Resilience , Inclusion and Empowerment : Empower the poor with big data and technologies 

My understanding of technologies so far has been centered around decentralized community based low carbon interventions which meets peoples’ needs  in climate friendly ways. However, the emerging understanding of technology at the APCW certainly overwhelmed me. It pointed towards fast paced, giant leaps that technology was making for addressing the climate crisis. Technological innovations like the Big data, digital identity systems, risk analytics and geo spatial data seemingly offers unprecedented promise to reduce barriers in information flow to include and empower the community at risk. While we need to catch up more on this aspect, the need to empower ourselves first to be then able to empower the community seems like the way forward.

Standee highlighting emerging technologies to address climate change  
(outside conference room 2, ESCAP, Bangkok)

Science Based Adaptation: It’s about communities… 

A lot of discussions centered around riskscapes and the need to invest in resilience to outpace risks, to develop risk informed system based approaches for scientific adaptation planning and decision making. These typically include 
i. Understanding local realities: What kind of risks are the communities facing? 
ii. Understanding and defining tipping points within the community and ecosystem context,
iii. Understanding slow onset of events in micro climate of our areas of operation while also understanding impact on ecosystem services. 

However, at the very core lies the question of how do we translate this science into adaptive and resilient solutions? Solutions, that mould communities into green and resilient communities. Financial institutions seem to have come to the rescue by demanding for “bankable" adaptation projects. The idea of “bankability" stumps us, those of us who work with the communities given the fact that one has to prove the bankability of adaptive projects for communities who have been the least contributors to the climate crisis. The first generation adaptive responses just cannot afford not be resilient enough because time is running out and economics fail us in the long run. The idea of bankability needs a serious rethinking in contexts where community based adaptive project is crucial for their very survival.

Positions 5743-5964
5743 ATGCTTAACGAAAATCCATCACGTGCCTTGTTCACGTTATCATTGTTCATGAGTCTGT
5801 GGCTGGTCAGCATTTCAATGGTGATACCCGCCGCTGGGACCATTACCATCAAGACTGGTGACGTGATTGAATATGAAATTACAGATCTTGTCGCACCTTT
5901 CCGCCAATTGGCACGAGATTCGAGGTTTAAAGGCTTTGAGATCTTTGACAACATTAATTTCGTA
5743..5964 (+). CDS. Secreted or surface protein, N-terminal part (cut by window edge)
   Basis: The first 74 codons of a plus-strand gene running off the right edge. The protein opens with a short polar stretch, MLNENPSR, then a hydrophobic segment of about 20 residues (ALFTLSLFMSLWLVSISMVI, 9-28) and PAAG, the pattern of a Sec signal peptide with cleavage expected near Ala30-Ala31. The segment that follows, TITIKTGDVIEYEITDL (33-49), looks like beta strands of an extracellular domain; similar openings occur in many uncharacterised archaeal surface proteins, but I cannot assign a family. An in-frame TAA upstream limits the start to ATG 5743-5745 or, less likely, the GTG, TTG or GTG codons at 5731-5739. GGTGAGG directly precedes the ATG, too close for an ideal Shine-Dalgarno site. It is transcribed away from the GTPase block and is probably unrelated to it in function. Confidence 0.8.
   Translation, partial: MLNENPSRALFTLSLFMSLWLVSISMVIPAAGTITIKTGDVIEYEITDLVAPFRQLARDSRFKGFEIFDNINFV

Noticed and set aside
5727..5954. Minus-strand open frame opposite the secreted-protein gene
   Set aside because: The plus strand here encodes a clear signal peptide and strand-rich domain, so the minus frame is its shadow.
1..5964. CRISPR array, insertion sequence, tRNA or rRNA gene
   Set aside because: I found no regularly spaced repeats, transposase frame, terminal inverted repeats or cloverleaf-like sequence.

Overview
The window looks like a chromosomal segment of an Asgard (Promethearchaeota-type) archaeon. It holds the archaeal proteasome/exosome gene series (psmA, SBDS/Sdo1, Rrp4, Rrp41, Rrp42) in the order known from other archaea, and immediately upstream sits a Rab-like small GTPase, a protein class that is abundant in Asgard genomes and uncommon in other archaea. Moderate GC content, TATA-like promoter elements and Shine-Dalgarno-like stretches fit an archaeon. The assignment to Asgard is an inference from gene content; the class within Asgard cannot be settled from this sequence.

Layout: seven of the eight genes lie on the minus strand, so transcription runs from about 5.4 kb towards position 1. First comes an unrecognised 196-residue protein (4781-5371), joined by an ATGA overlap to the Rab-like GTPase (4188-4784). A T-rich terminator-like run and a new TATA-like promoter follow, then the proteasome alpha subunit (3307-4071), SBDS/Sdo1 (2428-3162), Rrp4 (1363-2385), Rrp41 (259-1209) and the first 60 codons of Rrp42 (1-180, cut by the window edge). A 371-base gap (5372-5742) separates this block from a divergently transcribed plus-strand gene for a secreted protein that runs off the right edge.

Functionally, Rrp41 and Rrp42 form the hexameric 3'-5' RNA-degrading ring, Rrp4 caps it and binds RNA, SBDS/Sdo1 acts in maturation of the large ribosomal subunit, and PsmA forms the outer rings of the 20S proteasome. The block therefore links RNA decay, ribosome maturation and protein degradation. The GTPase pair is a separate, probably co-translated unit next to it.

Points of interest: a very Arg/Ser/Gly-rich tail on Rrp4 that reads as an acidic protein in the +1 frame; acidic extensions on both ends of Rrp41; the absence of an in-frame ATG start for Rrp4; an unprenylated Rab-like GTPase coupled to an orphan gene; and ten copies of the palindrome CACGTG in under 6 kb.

The issue of resilience building becomes even more tricky in a situation which is ever dynamic, and where science is bringing in new data. New data and information requires new changes to design adaptation actions, and new adjustments to be made. Adjusting very fast to the evolving changes is the key to thrive but the moot question is how do we go about doing this? Are our systems equipped enough to respond to this dynamism? therefore how do we institutionalise this dynamic nature in the government decision making systems?

Can we consider context specific climate finance instruments ( some refer to this as blended finance at the provincial level) to better serve and respond to the dynamic adaptation contexts of the communities?

The recommendations from the APCW is expected to feed into the climate Action summit. The Climate Action summit tagline is “A race we can win". At the APCW at least the ‘race’ was certainly not evident with almost no concrete conclusions on raising ambition in NDCs even by high emitting countries in the region. I would rather say that the race should at least begin, if we are looking to meet the urgent need to address climate change, foster resilience, achieve the goals of the Paris Agreement, and meet the Sustainable Development Goals.

We hope the passionately expressed words of the youth participants at the APCW would drive ambition and trigger action by the countries before it is too late! 

Ajita Tiwari Padhi
National Facilitator,
Indian Network on Ethics and Climate Change (INECC)
c/o INECC Secretariat
Laya Resource Center
Plot No. 110, Yendada,
Near Senora Beach Resorts,